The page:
GE Requests Stimulus Funds for Advanced Batteries – and Green Collar Jobs

GE proposal will create hybrid batteries for tugboats, locomotives, and mining trucks. Photo: © Sascha Burkard -

General Electric’s proposed $100 million battery manufacturing facility was probably just the kind of project President Obama had in mind when the American Recovery and Reinvestment Act of 2009 (Recovery Act) passed in February.

If funded, GE’s sodium-battery producing facility will create 350 new green-collar jobs. The facility is to be built at a still-to-be-determined location in upstate New York. These batteries will power hybrid locomotives, mining trucks, and tugboats. They will also provide back-up power for stationary applications like telecom, which needs an uninterrupted power supply.

The manufacturing facility will produce ten million battery cells each year, which would provide enough energy storage for 1000 GE hybrid locomotives.

The company has applied for stimulus funds from the U.S. Department of Energy (DOE), and their submission is under review, according to Todd Alhart from the GE Global Research team. The company expects to hear the results by the end of summer, because the government wants to begin stimulus projects quickly.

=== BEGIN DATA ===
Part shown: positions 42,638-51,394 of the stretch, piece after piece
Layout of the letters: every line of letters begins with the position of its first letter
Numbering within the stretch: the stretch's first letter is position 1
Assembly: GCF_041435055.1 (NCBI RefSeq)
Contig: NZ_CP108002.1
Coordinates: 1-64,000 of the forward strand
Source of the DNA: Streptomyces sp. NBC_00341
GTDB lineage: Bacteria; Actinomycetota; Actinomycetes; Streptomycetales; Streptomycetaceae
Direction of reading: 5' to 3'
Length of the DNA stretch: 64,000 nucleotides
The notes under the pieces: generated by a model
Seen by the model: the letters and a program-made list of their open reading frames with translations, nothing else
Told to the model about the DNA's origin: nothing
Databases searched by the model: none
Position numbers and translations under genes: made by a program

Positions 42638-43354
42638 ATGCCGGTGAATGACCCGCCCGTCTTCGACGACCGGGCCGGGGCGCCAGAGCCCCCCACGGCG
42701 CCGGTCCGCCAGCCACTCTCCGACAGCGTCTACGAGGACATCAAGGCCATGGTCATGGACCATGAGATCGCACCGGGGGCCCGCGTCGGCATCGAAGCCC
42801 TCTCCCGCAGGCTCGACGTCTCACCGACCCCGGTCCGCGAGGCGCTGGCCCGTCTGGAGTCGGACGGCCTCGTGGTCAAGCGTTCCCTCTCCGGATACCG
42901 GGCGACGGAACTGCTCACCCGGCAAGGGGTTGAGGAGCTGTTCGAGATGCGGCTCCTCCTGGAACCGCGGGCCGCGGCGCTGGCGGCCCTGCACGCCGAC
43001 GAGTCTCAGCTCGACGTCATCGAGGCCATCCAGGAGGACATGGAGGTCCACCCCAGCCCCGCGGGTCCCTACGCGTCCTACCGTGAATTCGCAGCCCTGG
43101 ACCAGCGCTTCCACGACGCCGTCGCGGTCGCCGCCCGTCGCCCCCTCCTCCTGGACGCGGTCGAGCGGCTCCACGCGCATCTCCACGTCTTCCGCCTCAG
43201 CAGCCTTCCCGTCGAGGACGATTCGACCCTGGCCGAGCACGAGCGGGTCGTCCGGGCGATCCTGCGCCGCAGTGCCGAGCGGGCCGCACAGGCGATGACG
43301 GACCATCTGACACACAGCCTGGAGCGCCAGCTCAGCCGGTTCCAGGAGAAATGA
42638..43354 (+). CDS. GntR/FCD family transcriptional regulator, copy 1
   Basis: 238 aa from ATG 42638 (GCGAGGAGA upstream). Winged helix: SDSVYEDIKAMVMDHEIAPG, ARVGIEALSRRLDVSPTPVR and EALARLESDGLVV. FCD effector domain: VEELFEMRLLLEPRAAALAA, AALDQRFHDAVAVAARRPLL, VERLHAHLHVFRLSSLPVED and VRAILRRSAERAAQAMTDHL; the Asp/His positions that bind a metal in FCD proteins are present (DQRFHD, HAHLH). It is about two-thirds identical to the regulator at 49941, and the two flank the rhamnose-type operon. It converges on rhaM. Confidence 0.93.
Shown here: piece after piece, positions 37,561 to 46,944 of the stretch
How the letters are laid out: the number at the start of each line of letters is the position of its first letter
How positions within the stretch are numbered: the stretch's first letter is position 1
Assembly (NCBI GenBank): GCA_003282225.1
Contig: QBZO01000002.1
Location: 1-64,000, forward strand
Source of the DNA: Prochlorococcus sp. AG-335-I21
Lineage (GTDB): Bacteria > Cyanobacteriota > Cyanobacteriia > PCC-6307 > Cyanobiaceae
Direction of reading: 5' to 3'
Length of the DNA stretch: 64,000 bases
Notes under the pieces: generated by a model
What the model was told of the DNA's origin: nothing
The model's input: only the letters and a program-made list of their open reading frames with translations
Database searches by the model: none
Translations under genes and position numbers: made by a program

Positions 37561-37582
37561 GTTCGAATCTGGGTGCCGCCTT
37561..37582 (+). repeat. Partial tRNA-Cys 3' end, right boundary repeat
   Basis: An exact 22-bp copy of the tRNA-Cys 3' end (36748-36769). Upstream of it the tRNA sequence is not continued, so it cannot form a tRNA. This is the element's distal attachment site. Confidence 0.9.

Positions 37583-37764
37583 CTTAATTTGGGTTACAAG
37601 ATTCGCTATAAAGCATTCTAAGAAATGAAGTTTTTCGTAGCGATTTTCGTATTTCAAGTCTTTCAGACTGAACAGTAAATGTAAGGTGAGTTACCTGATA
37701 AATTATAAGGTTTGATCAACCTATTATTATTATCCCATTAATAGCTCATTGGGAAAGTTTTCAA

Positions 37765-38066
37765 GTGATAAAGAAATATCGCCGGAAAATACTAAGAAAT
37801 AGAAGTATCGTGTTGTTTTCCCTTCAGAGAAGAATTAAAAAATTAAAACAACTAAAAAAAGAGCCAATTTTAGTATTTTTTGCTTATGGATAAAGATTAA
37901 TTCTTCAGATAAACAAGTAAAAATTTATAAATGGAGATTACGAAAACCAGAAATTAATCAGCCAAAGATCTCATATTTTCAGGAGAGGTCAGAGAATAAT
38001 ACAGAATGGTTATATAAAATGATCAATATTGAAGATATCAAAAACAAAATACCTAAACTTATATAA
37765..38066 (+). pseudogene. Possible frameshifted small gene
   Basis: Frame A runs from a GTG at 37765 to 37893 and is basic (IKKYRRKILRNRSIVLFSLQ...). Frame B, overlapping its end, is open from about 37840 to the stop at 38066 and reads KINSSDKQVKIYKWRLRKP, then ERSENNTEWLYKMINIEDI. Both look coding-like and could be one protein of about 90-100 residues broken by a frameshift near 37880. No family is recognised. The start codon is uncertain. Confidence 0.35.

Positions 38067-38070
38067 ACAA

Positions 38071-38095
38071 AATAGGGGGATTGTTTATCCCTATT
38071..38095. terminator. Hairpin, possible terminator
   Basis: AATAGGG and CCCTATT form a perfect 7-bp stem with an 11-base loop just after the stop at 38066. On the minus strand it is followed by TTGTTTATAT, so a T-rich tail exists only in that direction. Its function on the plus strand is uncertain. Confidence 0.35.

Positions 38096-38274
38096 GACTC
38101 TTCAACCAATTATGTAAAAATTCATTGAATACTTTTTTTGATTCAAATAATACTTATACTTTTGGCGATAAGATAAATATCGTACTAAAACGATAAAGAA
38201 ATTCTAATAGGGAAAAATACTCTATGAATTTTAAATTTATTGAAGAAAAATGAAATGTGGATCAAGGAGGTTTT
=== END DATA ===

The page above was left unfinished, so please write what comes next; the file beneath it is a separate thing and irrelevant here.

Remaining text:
We believe this is just the type of proposal envisioned for federal stimulus funding,” Alhart said by phone to Blue Planet Green Living. “GE’s new battery facility will bolster our domestic manufacturing base, create hundreds of green collar jobs and produce a new battery that will go a long way in helping the environment.”

The company has partnered with the state of New York to fund this project. Governor Patterson has pledged $15 million. The remaining $85 million will come from investments and stimulus money combined. The goal is to break ground by late 2009 and be fully operational by mid-2011.

“We have an opportunity to manifest GE’s battery technology across the entire transportation sector,” said Alhart. “We’re manufacturing sodium batteries for hybrid locomotives, but we also want to pair sodium batteries with lithium batteries for a dual system to power smaller vehicles as well.”

According to Glen Merfeld, Manager of GE Chemical Energy Systems Lab, batteries have different spectrums of performance, and different vehicles have different requirements.

Locomotives like this will need the equivalent of a ©

With GE's proposal, locomotives like this will get energy-dense hybrid batteries. ©

“Some vehicles predominately need energy delivered or stored quickly, like the Toyota Prius, which has relatively short acceleration and deceleration times – on the order of seconds,” said Merfeld. “Vehicles with a longer range need a different battery, one that can store large amounts of energy and distribute it over slower time intervals. For the hybrid locomotive, we’re essentially trying to make a 200-ton Toyota Prius, and so the battery needs to be more energy dense.”